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Therapy is helpful and effective at treating doronophobia, especially when it involves the fear of receiving gifts. Talking to a highly trained professional about thoughts, feelings, and behaviors can help come to terms with them. Cognitive Behavioural Therapy (CBT) utilizes strategies to confront and overcome the phobia by talking about it, recognizing the negative thoughts and feelings, and attempting to change the pattern of thinking (Brookins, 2021). For temporary solutions, medications may be recommended by a professional; however, therapy is usually quite effective in prevailing over fears, including the fear of receiving gifts. In addition, educating oneself about the phobia may change the way it is looked at and consequently better handle it. Being patient and mindful helps people gain a better understanding of the anxiety surrounding gift-receiving. Rather than mistrusting people’s motives from the get-go, being attentive to the warm and positive feelings associated when receiving a gift can go a long way. Concentrating more on the positive feelings by acknowledging the giver’s effort may change people's outlook toward receiving a gift with compassion.

Inara Nanji
Psychology Blogger,
The Shared Secrets Lab,
GiftAFeeling Inc.

Read The Official Research Paper On - Gift-Receiving Anxiety and The Agony of Gift-Receiving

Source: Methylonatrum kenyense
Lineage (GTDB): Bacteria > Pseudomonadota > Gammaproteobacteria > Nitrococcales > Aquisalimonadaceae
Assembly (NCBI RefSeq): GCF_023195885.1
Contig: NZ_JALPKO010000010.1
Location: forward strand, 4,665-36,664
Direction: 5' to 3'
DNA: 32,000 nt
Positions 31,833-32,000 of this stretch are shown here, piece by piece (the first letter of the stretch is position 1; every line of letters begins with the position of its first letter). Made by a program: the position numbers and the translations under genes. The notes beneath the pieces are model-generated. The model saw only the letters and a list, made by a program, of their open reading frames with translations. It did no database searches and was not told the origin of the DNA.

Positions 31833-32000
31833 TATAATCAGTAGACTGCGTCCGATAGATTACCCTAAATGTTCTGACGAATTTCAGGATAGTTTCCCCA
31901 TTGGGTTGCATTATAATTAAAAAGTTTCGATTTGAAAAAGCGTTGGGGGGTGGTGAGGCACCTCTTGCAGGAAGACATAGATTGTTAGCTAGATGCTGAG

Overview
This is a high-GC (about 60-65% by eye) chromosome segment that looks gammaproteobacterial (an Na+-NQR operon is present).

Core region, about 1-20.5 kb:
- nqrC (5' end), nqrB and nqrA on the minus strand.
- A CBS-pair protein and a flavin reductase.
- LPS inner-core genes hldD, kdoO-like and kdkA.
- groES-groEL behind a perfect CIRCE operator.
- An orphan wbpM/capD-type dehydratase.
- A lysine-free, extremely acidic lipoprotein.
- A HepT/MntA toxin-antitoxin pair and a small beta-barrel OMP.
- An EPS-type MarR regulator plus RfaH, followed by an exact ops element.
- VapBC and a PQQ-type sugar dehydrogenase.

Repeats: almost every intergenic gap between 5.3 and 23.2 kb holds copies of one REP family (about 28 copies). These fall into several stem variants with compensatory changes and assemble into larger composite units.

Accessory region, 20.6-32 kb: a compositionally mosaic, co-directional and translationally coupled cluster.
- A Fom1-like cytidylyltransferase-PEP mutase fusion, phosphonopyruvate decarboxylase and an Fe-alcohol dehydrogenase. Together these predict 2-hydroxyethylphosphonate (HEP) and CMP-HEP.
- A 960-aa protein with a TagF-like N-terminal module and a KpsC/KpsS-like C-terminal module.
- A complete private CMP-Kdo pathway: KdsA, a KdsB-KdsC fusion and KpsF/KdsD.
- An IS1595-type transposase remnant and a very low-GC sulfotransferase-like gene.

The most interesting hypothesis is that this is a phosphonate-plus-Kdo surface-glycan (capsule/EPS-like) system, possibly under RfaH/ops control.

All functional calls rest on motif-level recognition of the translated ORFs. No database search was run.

Frequently Asked Questions (FAQs)

1. why do i feel uncomfortable receiving gifts?

Feeling uncomfortable receiving gifts may stem from a sense of unworthiness or guilt, fearing you can't reciprocate. It might also be linked to introversion or a preference for minimalism. Sometimes, it's about not wanting attention or feeling awkward in expressing gratitude. It's a common reaction, influenced by personal and cultural factors.

2. What is the psychology of receiving gifts?

The psychology of receiving gifts involves complex emotions like gratitude, joy, and sometimes anxiety or obligation. It can strengthen social bonds and increase feelings of connection and appreciation. However, for some, it may trigger discomfort due to self-esteem issues, fear of indebtedness, or pressure to reciprocate, affecting their response to gifts.

3. What is Doronophobia?

Doronophobia is the fear of receiving gifts. This anxiety can stem from the pressure of responding appropriately, fear of obligation, or self-consciousness about being the center of attention. It's a psychological condition where the act of receiving gifts triggers discomfort or distress, affecting personal and social interactions.

4. Why do I get anxiety when receiving gifts?

Anxiety when receiving gifts often arises from feeling pressure to react a certain way, concern about reciprocating, or discomfort with being in the spotlight. It may also stem from past experiences or a desire not to feel indebted. This response is linked to social anxieties and personal expectations around gift exchanges.

5. Why do I struggle to accept gifts?

Struggling to accept gifts may be due to feelings of unworthiness, discomfort with attention, or fear of being indebted. It can also stem from a desire for independence or not wanting to impose. This struggle often reflects deeper issues related to self-esteem and personal beliefs about giving and receiving.